The loss of muscle tone in cataplexy looks similar to the paralysis that happens during normal rapid eye movement (REM) sleep, so it’s thought that cataplexy could be caused by REM cropping up during the day when the patient is awake. “Cataplexy is probably a fragment of REM sleep that is showing up where it doesn’t belong during the day,” says Krahn.
When patients receive treatment, often antidepressants or Xyrem (sodium oxybate), symptoms may dissipate entirely, but some people can develop a tolerance to their medication over time, and their cataplexy can return. This can give the false appearance that the condition is getting worse, says Black, who is also senior vice president of Sleep and Central Nervous System Development with the drug maker Jazz Pharmaceuticals, which markets Xyrem.
In general, if a patient’s cataplexy is severe enough to need medication, they should remain on medication for the rest of their lives, he says.
If a tolerance to the drugs develops, clinicians can run that patient through a “drug holiday,” removing them from all medications and allowing the brain to come back to baseline function before reintroducing medication.
Black cautions that this method can result in rebound cataplexy for a few days, in which the patient has one attack after another for the entire time that they are awake. In these cases, physicians should make sure to warn patients to take a week off of work and stay home while they are coming off the drugs.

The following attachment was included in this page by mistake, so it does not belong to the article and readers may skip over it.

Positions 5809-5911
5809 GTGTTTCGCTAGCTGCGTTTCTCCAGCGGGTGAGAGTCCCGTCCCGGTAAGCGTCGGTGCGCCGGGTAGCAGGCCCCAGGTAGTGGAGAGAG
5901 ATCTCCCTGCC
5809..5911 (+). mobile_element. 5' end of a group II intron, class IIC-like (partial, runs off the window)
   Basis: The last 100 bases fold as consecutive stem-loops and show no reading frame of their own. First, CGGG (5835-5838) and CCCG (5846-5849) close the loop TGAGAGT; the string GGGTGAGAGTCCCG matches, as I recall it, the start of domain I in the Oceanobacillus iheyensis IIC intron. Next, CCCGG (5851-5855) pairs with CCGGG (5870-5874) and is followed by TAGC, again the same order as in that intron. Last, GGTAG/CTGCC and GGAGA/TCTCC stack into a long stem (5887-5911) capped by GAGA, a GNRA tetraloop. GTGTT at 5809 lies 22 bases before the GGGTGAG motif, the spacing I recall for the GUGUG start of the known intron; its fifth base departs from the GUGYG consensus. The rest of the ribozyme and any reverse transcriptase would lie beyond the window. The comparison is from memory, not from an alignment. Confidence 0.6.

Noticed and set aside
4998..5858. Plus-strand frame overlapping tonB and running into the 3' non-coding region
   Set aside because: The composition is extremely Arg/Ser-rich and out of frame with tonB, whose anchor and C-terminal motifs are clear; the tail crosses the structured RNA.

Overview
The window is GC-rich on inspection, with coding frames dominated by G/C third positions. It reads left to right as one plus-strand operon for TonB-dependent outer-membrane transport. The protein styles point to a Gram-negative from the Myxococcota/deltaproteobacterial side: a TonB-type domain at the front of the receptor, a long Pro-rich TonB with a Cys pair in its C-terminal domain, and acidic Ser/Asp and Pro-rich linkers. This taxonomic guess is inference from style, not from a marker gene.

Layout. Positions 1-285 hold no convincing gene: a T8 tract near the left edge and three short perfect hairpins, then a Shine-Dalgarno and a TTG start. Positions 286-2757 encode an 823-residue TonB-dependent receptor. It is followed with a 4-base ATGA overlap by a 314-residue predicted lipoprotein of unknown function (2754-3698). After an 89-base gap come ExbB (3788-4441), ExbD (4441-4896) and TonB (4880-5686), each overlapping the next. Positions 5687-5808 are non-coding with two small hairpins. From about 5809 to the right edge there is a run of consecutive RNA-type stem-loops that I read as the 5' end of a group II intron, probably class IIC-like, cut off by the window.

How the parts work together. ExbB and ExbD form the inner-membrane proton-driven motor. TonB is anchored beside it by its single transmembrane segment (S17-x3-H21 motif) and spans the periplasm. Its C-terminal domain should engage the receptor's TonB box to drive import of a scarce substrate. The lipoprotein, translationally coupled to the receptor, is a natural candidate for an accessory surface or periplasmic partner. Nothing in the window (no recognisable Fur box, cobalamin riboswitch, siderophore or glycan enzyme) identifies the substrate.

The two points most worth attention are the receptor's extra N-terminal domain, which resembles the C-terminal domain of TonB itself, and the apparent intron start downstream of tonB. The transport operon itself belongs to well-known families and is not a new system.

In some individuals, if it is clear that the treatment is working well, physicians only need to screen for cataplexy severity once per year. “Some patients, you get them titrated up on medication and you see that they are stable and tolerating it well and the medication is working well. After a few months, you might not need to see them more than once a year,” Black says.
By the time someone reaches the later decades of their life, they know their cataplexy well, and usually know how to cope. Krahn says she recently had the experience of walking down the hall in her office with a patient and whatever they were talking about triggered the patient’s cataplexy as they were side by side.
“I reached out to support her; she reached out for support and the wall wasn’t too far away. She knew she had just a little bit of time to brace herself. She knew that she needed to move quickly in order to prevent a fall,” says Krahn. “That’s the kind of knowledge of one’s own body that you gain with time.”
Lisa Spear is associate editor of Sleep Review.
1. Division of Sleep Medicine at Harvard Medical School. Narcolepsy: Symptoms. 2018 Feb 21. Available at http://healthysleep.med.harvard.edu/narcolepsy/what-is-narcolepsy/narcolepsy_symptoms
2. Abad VC, Guilleminault C. New developments in the management of narcolepsy. Nat Sci Sleep. 2017;9:39–57.